This recently published young adult fantasy novel gets full marks for creativity! Imagine surfing, guardian angels, fairies, cancer patients, and miracles all in one story. That’s far out, as the surfers say. A Hidden Miracle by Gerilyn Herold is a thought-provoking coming of age fairy tale about a teenage fairy with a big heart and some difficulty following rules.
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Gabriella, a 14 year old fairy, is tasked with delivering a miracle to a famous surfer who is dying of cancer. Big problem though: the evil Scabulen fairies convince the surfer to reject the miracle. Gabriella is determined to redeliver the miracle- even if that means breaking a few rules along the way. She makes a lot of mistakes along the way, but in the end helps redeliver the miracle and save her human.
Things to Like
A Hidden Miracle imagines a universe where tiny fairies help the guardian angels by delivering gifts of grace, healing, and hope to humans. I loved this new take on fairies. The visualizations of grace as colorful gifts multiplying the divine light in humans are quite beautiful and provoke the imagination in the best way. The visualization of demon fairies as ticks was completely spot on and compelling also.
This book is clearly Catholic in its worldview with Guardian Angels, the Eucharist, and priests all playing roles in bringing grace to human hearts. As in C. S. Lewis’ Space Trilogy, A Hidden Miracle makes the battle between good and evil with its spiritual and corporal fighters real and believable to our jaded human minds. That’s a powerful worldview we need today!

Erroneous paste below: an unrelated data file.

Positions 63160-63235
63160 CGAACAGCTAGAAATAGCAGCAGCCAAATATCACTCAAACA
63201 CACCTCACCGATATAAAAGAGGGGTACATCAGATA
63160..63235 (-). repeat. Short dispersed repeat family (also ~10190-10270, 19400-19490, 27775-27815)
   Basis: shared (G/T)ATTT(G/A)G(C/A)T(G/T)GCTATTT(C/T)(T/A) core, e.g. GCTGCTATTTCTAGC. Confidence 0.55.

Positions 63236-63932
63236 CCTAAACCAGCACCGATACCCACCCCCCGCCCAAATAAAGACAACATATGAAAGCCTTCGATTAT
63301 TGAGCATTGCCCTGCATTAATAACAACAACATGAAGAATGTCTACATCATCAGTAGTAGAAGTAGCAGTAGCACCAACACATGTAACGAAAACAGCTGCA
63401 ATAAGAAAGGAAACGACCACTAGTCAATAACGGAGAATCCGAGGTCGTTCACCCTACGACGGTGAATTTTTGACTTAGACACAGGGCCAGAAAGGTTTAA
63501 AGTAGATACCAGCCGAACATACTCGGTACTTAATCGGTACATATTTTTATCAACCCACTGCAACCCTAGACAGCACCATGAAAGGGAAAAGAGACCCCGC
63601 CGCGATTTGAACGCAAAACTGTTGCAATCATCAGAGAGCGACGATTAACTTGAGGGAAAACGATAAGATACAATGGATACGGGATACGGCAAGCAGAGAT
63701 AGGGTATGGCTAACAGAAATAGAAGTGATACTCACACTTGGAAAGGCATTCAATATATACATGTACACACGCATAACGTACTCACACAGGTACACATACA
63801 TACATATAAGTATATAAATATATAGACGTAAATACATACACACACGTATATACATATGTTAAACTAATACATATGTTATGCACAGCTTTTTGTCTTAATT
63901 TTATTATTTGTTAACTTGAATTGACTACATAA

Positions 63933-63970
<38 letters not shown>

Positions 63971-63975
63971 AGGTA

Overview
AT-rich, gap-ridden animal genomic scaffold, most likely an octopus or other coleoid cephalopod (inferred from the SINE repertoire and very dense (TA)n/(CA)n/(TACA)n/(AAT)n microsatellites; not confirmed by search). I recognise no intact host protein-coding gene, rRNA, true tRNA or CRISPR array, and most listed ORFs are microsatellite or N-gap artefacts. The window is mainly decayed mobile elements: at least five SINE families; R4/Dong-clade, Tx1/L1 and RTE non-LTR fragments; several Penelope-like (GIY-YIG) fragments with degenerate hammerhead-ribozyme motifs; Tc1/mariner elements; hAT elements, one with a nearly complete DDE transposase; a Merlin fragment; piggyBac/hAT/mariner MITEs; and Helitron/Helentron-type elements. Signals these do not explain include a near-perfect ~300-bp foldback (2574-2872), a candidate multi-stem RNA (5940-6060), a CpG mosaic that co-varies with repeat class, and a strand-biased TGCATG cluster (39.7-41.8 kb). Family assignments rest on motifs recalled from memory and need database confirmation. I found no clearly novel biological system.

This book is clean with no language, no sexual content, and minimal violence. There is one sad memory of the troubled surfer’s boyhood verbal abuse at the hands of his father. Also, there is a mention that the 14 year old protagonist is attracted to her older teen friend. However, the two teenagers seem to understand the need to wait to pursue any sort of relationship until they are older.
Parental Guidance Needed
As much as I loved this fairy tale’s take on spiritual warfare, there were a few parts which I think could be confusing to young readers. This is a story about a fairy who breaks the rules, but with good intentions. The question is: do good intentions trump rules? Well, what kind of rules are they? Who made them? Are they rules about morality or arbitrary safety rules? Are they from God? Or made by the opinion of the majority? When does conscience trump rules?
These are all good thought provoking questions, and I think it’s great to encourage kids to think about them and learn about law and rules. But in A Hidden Miracle, these questions are raised and then not clearly answered. Parents should be aware that this book will have their teens asking questions about different types of rules, whether intention matters, whether conscience overrides rules, how a correctly formed conscience plays in, and so on.
One good message in A Hidden Miracle is that when you’re confused about what is right, the solution is to seek counsel from a parent or respected adult. So be ready to have a discussion!
Disclaimer: I received a copy of A “Hidden Miracle” from the author in exchange for my honest and unbiased review.
If you are looking for more great books for Catholic teens, check out my book lists!